I also talked about exposure to road salt. You are probably wondering how one can tell if a car has been subjected to road salt sometime in its history. For older Mercedes there are sure signs. Their cars use a lot of cadnium plated parts under the car ( bolt and screw heads, brackets, clamps, hose fittings, etc). These parts are not painted or otherwise coated. Cad plated parts hold up ok to water but not water mixed with salt. The next picture will show an example of a badly rusted clamp along the emergency brake cable. A sure sign of salt damage. In the following pictures you will also see evidence in and around the fuel pump mounting area. NOTICE: In the future I will be doing a separate page on how I approach this the rust repair on this 6.9. This is all typical rust on 116 and 123 chassis.
For the time being the rust repair will have to wait. Fixing the brakes must also take a back seat. As I mentioned above, the number one goal will be to get the engine running before I spend any significant time or money on the car. That means the fuel system must be attended to first and that needs to start with draining out the old gas, cleaning the fuel tank screen filter, and rebuilding the back fuel delivery components. Take a look at the following picture. You can see I have my work cut out for me. Note the rust on all the cad plated steel parts. Another sure sign of exposure to road salt. This is not a pretty site and it is obvious I am going to need to buy some new parts just to make sure I am getting fresh fuel from the tank to the engine under adequate flow and pressure.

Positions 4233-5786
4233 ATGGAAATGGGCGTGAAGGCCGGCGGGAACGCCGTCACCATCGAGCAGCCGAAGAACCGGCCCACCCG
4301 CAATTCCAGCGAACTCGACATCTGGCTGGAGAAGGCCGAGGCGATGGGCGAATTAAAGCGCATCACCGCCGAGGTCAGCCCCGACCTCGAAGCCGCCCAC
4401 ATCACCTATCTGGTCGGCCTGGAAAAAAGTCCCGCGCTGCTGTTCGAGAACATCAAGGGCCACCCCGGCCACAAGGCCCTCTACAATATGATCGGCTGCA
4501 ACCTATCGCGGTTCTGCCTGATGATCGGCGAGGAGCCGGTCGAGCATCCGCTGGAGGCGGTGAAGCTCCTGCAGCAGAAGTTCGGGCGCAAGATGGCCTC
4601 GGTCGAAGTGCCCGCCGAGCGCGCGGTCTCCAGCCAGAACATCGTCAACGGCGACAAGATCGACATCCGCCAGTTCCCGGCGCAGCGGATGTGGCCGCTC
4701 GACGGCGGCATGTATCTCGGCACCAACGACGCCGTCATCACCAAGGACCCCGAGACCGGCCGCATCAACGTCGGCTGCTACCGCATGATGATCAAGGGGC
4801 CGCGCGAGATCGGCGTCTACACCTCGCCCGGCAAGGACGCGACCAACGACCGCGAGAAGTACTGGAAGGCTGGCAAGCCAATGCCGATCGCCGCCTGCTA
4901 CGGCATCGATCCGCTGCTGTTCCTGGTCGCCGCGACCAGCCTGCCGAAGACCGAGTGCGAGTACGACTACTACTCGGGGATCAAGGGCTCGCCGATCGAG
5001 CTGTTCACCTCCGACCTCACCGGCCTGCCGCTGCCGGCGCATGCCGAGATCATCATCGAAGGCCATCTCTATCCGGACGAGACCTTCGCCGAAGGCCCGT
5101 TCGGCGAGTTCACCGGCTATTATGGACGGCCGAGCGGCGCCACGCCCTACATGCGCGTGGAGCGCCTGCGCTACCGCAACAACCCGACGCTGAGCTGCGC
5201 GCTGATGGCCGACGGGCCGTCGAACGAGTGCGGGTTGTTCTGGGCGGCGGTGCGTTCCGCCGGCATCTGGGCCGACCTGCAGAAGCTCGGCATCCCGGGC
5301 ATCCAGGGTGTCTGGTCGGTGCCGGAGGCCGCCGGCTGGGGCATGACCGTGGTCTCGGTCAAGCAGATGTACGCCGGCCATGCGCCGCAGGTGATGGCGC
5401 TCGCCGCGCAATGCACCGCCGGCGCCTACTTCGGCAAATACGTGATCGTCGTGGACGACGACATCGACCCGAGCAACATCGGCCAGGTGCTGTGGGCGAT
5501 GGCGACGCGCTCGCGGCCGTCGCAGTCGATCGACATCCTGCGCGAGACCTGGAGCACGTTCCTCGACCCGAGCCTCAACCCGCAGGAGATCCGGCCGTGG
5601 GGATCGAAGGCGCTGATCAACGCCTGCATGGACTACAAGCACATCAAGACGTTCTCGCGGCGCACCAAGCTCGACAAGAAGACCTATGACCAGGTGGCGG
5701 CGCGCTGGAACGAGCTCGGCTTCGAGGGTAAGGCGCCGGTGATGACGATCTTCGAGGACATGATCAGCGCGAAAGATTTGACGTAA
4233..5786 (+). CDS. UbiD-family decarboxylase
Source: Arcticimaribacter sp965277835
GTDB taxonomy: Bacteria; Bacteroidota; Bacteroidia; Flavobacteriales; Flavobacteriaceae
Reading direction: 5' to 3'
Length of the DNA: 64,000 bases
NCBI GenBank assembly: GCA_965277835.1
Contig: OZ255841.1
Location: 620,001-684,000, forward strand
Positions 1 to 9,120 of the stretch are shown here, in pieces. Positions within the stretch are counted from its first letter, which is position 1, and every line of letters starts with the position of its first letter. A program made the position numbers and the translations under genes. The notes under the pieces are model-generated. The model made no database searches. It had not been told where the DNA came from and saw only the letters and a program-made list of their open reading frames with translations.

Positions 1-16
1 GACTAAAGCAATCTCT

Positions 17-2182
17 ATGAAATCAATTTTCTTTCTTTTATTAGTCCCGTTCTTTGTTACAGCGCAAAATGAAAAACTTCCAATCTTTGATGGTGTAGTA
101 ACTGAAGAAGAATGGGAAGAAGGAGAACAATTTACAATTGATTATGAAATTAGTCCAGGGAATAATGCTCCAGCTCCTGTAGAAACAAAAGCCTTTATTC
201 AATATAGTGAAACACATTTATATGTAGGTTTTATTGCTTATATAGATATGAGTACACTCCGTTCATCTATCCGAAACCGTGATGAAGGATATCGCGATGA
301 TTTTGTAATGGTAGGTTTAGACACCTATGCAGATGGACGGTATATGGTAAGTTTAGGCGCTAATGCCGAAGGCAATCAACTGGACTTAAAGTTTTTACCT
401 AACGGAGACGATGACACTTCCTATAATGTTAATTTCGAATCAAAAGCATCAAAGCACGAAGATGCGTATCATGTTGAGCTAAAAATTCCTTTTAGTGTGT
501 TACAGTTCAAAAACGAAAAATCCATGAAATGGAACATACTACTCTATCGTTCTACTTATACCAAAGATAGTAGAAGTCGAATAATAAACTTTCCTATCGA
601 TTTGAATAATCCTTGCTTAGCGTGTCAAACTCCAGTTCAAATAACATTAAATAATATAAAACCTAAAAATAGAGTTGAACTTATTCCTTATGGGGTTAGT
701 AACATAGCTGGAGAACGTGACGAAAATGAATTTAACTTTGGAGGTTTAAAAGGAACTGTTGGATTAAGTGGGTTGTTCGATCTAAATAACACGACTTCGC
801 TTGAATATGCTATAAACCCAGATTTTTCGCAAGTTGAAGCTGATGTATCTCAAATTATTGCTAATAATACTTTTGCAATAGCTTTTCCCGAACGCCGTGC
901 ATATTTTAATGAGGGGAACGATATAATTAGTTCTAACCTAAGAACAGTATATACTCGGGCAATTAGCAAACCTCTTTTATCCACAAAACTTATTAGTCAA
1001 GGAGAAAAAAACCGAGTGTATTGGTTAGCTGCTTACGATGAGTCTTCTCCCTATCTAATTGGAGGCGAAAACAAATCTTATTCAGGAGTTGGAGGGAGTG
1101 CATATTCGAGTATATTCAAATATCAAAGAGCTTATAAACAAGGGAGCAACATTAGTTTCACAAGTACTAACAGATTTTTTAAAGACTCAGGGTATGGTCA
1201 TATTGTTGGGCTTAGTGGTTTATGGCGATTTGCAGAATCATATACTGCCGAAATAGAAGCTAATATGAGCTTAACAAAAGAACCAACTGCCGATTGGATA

The rear shock mounted fuel delivery system includes the tank screen, take outlet hose, fuel pump, fuel filter, check valve, fuel accumulator, bracket assembly, mounting rubbers and numerous hoses and fittings. After looking it over carefully it became obvious that it was better just to bite the bullet and repair this system properly rather than piece meal it. I knew it would mean putting more money into the car than I really wanted to just to get it running, but if I didn't do it right from the start I would end up doing it all over again. A number of the fuel hoses were rotting or kinked and even some of the fuel hose clamps were nearly rusted through. The mounting rubbers were torn and some of the hose fittings were badly rusted. With very old gas in the tank and filter I knew there was a good possibility I could be dealing with major fuel restriction issues. First goal would be to drain the fuel tank, pull the components and remove the fuel tank figure screen. Note above I used a large hose clamp to restrict fuel flow when draining the fuel out of the tank. This is a must or you will have gasoline spraying all over the place. Be sure to unhook the battery, have a fire extinguisher close by and do not do this is a confined space. Wear a good quality spray painters mask. Old gas fumes can really get to you! RECOMMENDATION: Before you start taking everything apart take a few digital pictures. It will sure help you remember how every goes back together.